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Contrails Radiative Forcing Air Traffic

Contrails Radiative Forcing Air Traffic

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Published by: Martin Wac Hand on Nov 20, 2011
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MINNIS ET AL.: Contrails and radiative forcing over USA
Cirrus, Contrails, and Radiative Forcing over the USA:Their Relationships to Air Traffic and Upper Tropospheric Conditions
Patrick Minnis
1
, Rabindra Palikondra
2
, J. Kirk Ayers
2
, David P. Duda
3
, Kay P. Costulis
11
NASA Langley Research Center, Hampton VA, USA
2
AS&M, Inc., Hampton, VA USA
3
Hampton University, Hampton VA, USACorresponding Author:Patrick Minnis, NASA Langley Research Center, MS 420, Hampton, VA 23681 USA;Email: p.minnis@larc.nasa.gov; Web Page: http://www-pm.larc.nasa.gov/ 
Abstract
Contrail coverage and optical properties over the USA are derived using AVHRR taken over the USA.Mean optical depth and particle effective diameter are 0.46 and 35 µm, respectively, for 55 contrailsover different backgrounds. Mean coverage for the USA over 4 months is 1.8%. Although thedetection algorithm overestimates the coverage, spreading is likely to produce even greater coverage.
Introduction
The areal coverage of cirrus clouds produced by persistent contrails is expected to increase as theglobal commercial fleet of aircraft grows. Current coverage by linear contrails that are detectable withmeteorological satellites is estimated at 0.1% or 4.6 x 10
6
km
2
(Sausen et al. 1980). From models of projected air traffic, such contrails are expected to cover between 0.38 and 0.47% of the Earth's skiesby 2050. Besides decreasing the amount of blue sky, contrails affect the radiation budget by trappingmore longwave (LW) radiation than they reflect shortwave (SW) radiation. Using the assessments of linear contrail coverage and assuming a mean contrail optical depth
τ
= 0.3, Minnis et al. (1999)estimated that the current mean global contrail radiative forcing (CRF) is only 0.02 Wm
-2
. This valueis expected to rise to about 0.10 Wm
-2
by 2050.Many of the parameter values used to estimate both the contrail coverage and the radiative forcingare highly uncertain. Linear contrail coverage has not been measured directly over many parts of theglobe, in particular, over the United States of America (USA) where air traffic is extremely heavy.Contrail optical depths have been measured remotely by some surface- and satellite-based instruments,but the statistics are neither complete nor robust. For example, Meyer et al. (personal communication,2000) applied an infrared technique to Advanced Very High Resolution Radiometer (AVHRR) dataand derived a mean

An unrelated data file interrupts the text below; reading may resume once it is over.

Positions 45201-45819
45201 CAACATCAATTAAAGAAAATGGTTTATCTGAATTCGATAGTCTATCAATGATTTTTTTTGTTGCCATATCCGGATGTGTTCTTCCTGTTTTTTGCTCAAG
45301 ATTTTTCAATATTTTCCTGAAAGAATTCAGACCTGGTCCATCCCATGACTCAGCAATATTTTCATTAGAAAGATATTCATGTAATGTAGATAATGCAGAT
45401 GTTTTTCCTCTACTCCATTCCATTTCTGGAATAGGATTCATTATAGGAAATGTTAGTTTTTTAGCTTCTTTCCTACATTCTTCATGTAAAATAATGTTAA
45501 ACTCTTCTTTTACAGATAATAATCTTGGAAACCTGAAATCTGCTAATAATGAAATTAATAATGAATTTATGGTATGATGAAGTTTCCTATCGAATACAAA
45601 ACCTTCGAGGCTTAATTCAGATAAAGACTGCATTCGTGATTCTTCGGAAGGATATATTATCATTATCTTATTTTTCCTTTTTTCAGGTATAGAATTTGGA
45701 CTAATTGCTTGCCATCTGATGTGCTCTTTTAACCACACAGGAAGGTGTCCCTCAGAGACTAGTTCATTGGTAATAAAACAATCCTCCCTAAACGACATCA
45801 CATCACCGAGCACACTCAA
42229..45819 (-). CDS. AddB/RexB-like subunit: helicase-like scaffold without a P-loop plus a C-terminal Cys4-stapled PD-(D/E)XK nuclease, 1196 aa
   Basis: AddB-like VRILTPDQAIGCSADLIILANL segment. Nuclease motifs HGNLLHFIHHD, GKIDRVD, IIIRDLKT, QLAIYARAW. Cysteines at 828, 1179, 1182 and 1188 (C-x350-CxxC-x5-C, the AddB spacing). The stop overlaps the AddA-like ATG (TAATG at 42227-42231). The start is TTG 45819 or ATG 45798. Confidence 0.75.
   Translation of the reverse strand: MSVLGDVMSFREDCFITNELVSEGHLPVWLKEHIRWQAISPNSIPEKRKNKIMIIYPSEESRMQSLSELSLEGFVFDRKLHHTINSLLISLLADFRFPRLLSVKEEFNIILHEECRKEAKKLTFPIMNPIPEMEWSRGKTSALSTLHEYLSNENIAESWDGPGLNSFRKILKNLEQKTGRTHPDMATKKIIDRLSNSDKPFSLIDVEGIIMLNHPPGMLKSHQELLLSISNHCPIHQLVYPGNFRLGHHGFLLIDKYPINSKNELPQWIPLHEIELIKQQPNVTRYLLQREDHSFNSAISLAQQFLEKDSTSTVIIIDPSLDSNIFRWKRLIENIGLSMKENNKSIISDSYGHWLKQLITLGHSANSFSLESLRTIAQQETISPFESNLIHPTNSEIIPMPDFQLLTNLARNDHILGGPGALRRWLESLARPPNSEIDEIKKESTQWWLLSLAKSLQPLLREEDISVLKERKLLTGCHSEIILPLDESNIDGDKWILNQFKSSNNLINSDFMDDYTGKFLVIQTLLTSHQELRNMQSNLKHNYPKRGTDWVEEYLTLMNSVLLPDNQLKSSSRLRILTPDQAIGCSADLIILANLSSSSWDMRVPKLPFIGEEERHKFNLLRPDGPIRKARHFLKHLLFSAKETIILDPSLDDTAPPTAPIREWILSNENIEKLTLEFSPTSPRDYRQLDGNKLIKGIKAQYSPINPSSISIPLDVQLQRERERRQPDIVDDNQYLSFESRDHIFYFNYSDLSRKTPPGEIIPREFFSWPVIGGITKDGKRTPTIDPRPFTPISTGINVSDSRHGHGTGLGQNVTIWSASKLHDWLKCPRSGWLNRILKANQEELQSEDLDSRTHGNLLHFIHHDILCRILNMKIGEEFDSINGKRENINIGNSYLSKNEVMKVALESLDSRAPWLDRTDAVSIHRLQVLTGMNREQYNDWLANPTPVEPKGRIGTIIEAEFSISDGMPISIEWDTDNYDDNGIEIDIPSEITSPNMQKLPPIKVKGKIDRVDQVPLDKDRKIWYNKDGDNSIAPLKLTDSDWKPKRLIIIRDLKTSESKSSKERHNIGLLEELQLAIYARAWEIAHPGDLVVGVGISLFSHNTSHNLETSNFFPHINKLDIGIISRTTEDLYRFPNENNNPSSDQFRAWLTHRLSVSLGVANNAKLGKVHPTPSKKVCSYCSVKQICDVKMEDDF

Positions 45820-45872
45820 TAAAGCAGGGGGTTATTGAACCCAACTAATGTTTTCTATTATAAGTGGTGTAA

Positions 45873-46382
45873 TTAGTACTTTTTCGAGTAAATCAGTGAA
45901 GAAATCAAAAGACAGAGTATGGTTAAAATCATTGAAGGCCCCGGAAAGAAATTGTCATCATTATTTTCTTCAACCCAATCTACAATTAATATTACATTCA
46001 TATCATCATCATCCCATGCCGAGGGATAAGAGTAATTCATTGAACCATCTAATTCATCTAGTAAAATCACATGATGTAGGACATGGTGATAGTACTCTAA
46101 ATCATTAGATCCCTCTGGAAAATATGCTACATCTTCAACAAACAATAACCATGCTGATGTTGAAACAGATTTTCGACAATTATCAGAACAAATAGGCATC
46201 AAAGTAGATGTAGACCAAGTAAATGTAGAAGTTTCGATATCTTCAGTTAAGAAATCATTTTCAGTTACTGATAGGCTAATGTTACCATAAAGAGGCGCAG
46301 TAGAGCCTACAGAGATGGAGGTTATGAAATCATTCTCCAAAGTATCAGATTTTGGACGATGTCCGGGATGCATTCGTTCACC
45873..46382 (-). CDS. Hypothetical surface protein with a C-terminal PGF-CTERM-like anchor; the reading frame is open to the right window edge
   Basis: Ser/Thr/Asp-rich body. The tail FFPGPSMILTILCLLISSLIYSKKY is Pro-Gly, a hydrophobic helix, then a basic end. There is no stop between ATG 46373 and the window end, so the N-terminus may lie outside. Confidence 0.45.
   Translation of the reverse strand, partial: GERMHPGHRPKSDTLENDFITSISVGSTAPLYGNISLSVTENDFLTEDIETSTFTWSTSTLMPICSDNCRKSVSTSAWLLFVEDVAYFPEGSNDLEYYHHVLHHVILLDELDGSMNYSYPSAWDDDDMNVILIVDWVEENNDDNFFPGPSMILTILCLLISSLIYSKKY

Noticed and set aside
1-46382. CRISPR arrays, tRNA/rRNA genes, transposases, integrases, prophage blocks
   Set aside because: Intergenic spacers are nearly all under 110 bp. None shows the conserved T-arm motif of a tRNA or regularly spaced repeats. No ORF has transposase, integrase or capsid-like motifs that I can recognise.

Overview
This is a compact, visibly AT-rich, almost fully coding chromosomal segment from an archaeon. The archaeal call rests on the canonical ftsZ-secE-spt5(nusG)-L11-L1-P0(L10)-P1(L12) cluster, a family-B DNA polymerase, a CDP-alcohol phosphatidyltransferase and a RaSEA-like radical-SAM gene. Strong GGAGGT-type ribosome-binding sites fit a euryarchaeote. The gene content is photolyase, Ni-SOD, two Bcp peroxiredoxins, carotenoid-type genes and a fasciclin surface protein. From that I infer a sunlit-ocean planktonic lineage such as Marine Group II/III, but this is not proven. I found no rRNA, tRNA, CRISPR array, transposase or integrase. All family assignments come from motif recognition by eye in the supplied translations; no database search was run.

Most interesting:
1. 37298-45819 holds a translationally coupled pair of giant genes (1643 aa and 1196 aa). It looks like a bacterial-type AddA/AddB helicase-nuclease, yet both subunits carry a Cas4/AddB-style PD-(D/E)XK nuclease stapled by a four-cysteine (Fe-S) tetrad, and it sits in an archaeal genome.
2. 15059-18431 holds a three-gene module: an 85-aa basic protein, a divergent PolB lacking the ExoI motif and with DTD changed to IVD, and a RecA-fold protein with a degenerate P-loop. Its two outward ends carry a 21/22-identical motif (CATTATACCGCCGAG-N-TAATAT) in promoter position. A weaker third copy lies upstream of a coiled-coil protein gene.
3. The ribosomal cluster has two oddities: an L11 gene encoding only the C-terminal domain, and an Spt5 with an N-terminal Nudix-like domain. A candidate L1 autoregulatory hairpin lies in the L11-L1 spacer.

τ
of 0.11, which represents a 300% difference from the value currently used asthe best estimate. Using multispectral visible and infrared techniques to track contrails withGeostationary Operational Environmental Satellite (GOES) data, Minnis et al. (1998) and Duda et al.(2000) found that contrails often grow into natural looking cirrus clouds with
τ
between 0.2 and 0.5.At their peak, the areal coverage of these contrails can be up to four times that of the linear contrailsthat would have been detected with the AVHRR data. Such studies are limited to a few cases,however, because of the difficulties inherent in tracking contrails in an environment that often containsnatural clouds and newly forming contrails. To better determine and reduce the uncertainties in thecurrent estimates of contrail coverage, particle size, optical depth, and radiative forcing, it is necessaryto measure and estimate these quantities as accurately and comprehensively as possible. This paperdescribes the current results from an ongoing study of these contrail characteristics over the USA.
Linear Contrails
Contrail cover was derived from NOAA-11 (1430 equatorial crossing time EQT) and NOAA-12(0730 EQT) 1-km AVHRR data using the linear contrail detection method of Mannstein et al. (2000).The data were received at Austin, Texas and nominally covered the entire contiguous USA, but were
 
MINNIS ET AL.: Contrails and radiative forcing over USAsampled less frequently over the coasts than over the interior because of less favorable lines of sight tothe satellites off the coasts. Data from all of the available overpasses during April, July, October, andDecember 1993 were analyzed to provide contrail coverage and direct estimates of LW contrailradiative forcing. The latter is estimated by
CRF 
 LW 
=
 LW 
con
-
 LW 
bkgd 
,where
 LW 
con
and
 LW 
bkgd 
are the outgoing longwave radiative fluxes from the contrail pixels and thesurrounding contrail-free pixels, respectively. The nearest three pixels on either side of the contrail areused to compute
 LW 
bkgd 
. The longwave fluxes are derived from the infrared channel (11 µm, IR)brightness temperatures using the method of Minnis and Smith (1998).The monthly mean contrail coverage for the domain (25°N - 55°N; 65°W - 130°W) show in Fig. 1afollows a distinct seasonal cycle with a minimum during July and maximum during December. Themean diurnal variability plotted in Fig. 1b is less pronounced with a maximum of ~ 2.3% at 1500 LT.
Fig. 1. Monthly (a) and hourly (b) mean 1993 contrail coverage over the USA from AVHRR data.